How a COVID-19 vaccine will work and be deployed

As of Nov. 24, 2020, large-scale clinical trials are in progress for five COVID-19 vaccines in the United States. They include AstraZeneca’s COVID-19 vaccine (up to 90% effective), Janssen’s COVID-19 vaccine, Moderna’s COVID-19 (94.5% effective), Novavax’s vaccine and Pfizer’s COVID-19 vaccine (94% effective). The COVID-19 vaccines are designed to help people’s bodies develop an immunity to the virus before they actually contract it. Different types of vaccines work in many different ways to offer protection against the virus, but with all types of vaccines, the body is left with a supply of T-lymphocytes and B-lymphocytes that will remember how to fight the virus in the future. All but one of the COVID-19 vaccines that are currently in phase three use two shots. The first shot starts to build protection, and the second shot that comes a few weeks later is needed to get the most protection the vaccine has to offer. All of these vaccines will need to get the approval of the CDC before they are able to be handed out. Prior to the CDC approval, Moderna’s vaccine got conditional approval by FDA for emergency circumstances.

There are currently three main types of COVID-19 vaccines. Below is a description of how each type of vaccine evokes human bodies to recognize and protect themselves from the virus that causes COVID-19.

Types of Vaccines

mRNA vaccines is a type of vaccine that uses a man-made copy of a natural chemical called messenger RNA to produce an immune response. The vaccine transfers molecules of synthetic RNA into human cells.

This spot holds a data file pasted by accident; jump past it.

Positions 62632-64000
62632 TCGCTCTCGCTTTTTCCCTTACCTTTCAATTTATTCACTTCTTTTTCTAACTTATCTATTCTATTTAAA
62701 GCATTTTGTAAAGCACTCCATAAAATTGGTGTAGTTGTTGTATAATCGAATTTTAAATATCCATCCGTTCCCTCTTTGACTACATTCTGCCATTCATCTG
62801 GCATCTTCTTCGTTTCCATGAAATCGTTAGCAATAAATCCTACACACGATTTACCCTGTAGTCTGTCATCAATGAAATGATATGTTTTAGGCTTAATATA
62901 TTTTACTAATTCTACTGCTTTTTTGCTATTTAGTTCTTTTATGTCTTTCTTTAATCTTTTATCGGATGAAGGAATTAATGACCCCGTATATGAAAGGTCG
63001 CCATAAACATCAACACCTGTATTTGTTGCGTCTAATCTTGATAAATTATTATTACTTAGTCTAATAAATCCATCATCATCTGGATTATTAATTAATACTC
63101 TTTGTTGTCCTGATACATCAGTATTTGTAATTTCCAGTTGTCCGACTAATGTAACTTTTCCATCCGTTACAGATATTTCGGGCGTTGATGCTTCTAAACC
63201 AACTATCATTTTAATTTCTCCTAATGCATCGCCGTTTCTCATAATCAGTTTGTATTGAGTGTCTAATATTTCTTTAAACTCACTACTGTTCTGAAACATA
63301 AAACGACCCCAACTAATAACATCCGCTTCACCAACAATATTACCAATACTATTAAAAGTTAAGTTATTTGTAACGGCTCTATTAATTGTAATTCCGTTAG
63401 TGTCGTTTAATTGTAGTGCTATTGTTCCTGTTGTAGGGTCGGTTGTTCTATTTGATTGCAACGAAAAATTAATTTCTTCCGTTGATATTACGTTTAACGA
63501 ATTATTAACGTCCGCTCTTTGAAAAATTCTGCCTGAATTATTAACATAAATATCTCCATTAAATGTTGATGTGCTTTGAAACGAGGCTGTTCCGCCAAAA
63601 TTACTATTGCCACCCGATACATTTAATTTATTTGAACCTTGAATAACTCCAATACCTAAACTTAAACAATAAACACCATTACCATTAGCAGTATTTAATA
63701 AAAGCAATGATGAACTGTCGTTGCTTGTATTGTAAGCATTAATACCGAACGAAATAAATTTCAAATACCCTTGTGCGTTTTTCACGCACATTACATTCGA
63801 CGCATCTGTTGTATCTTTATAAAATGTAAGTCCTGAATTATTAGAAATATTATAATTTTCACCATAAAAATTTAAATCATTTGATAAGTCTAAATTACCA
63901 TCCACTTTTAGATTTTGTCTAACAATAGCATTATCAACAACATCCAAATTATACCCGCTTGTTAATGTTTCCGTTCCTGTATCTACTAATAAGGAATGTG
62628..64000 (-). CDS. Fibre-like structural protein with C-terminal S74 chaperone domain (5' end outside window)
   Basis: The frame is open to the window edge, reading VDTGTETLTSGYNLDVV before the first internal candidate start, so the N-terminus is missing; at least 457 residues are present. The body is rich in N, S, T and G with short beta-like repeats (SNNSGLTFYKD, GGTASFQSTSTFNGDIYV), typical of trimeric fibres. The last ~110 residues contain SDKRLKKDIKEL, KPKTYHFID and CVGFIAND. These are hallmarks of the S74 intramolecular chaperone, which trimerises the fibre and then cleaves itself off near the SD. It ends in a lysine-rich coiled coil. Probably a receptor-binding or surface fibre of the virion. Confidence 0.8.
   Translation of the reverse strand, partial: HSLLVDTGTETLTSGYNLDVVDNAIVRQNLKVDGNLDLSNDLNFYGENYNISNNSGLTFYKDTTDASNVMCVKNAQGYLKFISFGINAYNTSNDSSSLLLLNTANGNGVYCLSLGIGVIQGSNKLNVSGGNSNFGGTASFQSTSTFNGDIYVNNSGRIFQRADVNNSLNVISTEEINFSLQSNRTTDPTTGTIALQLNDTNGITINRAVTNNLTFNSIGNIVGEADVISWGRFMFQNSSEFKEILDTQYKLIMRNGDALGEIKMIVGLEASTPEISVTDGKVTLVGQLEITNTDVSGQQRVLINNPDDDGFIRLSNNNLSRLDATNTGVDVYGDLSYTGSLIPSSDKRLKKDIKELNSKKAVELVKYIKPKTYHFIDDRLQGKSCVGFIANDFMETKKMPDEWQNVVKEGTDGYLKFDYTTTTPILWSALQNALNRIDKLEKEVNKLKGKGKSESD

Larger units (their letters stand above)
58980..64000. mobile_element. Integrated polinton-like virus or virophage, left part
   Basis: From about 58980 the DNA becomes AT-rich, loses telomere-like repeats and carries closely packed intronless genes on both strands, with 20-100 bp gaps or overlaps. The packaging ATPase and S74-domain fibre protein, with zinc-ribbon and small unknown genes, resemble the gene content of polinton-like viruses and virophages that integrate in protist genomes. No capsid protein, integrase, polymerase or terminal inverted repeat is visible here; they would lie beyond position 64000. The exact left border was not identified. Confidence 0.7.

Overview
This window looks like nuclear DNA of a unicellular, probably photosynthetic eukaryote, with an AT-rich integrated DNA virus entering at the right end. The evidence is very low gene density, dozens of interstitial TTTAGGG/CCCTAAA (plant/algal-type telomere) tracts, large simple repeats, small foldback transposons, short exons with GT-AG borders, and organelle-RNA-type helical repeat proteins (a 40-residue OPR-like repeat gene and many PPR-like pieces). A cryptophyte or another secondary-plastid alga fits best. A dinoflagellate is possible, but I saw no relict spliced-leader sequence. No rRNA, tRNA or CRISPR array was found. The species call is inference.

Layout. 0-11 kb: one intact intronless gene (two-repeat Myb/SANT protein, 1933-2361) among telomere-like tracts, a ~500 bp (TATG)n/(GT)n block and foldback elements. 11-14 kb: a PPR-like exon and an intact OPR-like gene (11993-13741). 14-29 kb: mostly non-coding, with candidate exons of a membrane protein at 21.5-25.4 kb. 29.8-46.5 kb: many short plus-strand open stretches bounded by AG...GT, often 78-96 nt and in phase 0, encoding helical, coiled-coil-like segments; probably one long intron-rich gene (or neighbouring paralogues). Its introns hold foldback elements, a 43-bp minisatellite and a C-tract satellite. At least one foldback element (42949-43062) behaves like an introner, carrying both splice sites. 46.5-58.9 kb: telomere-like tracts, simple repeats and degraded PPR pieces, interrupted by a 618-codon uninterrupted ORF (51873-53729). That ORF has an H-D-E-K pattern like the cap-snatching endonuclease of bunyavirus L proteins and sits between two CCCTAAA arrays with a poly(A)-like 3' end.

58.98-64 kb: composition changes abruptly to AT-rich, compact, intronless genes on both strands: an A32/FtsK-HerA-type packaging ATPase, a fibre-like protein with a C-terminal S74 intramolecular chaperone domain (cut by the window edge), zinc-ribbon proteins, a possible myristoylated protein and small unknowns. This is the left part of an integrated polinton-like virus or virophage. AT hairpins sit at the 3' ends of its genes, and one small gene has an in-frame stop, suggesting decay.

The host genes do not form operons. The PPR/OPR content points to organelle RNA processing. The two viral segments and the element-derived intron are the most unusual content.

Vector vaccines contain a weakened version of a live virus. The genetic material inside cells gives the body instructions to make a protein unique to the virus that causes COVID-19. This evokes the body to build T lymphocytes and B lymphocytes that will remember how to fight the virus if infected in the future.
Protein Subunit vaccines present an antigen to the immune system without viral particles by using a specific, isolated protein of the pathogen.

Looking beyond FDA’s conditional verification, the final hurdle that Pfizer and its collaborators will have to pass to ensure widespread deployment of their vaccine is getting the CDC’s verification. According to the CDC website, whether or not they approve the vaccine will heavily rely on whether the Advisory Committee on Immunization Practices (ACIP) recommends they do approve the vaccine. ACIP’s next meeting will be virtually held on Dec. 18, and they will reveal the recently FDA-approved Pfizer vaccine. In terms of who will receive the vaccine once supply is ready, according to the CDC site, the first recipients will be:
Healthcare personnel
Workers in essential and critical industries
People at high risk for severe COVID-19 illness due to underlying medical conditions
People 65 years and older
While this is what the CDC recommends, the specifics of who will first receive the vaccine will be decided by each individual state (for information on Illinois’ plan, view this article on The Echo.) According to the CDC on how much supply there will likely be of a vaccine, “there may not be enough doses available for all adults. Supplies will increase over time, and all adults should be able to get vaccinated later in 2021. However, a COVID-19 vaccine may not be available for young children until more studies are completed.”
For more information on the approval and distribution of a COVID-19 vaccine visit the CDC website here.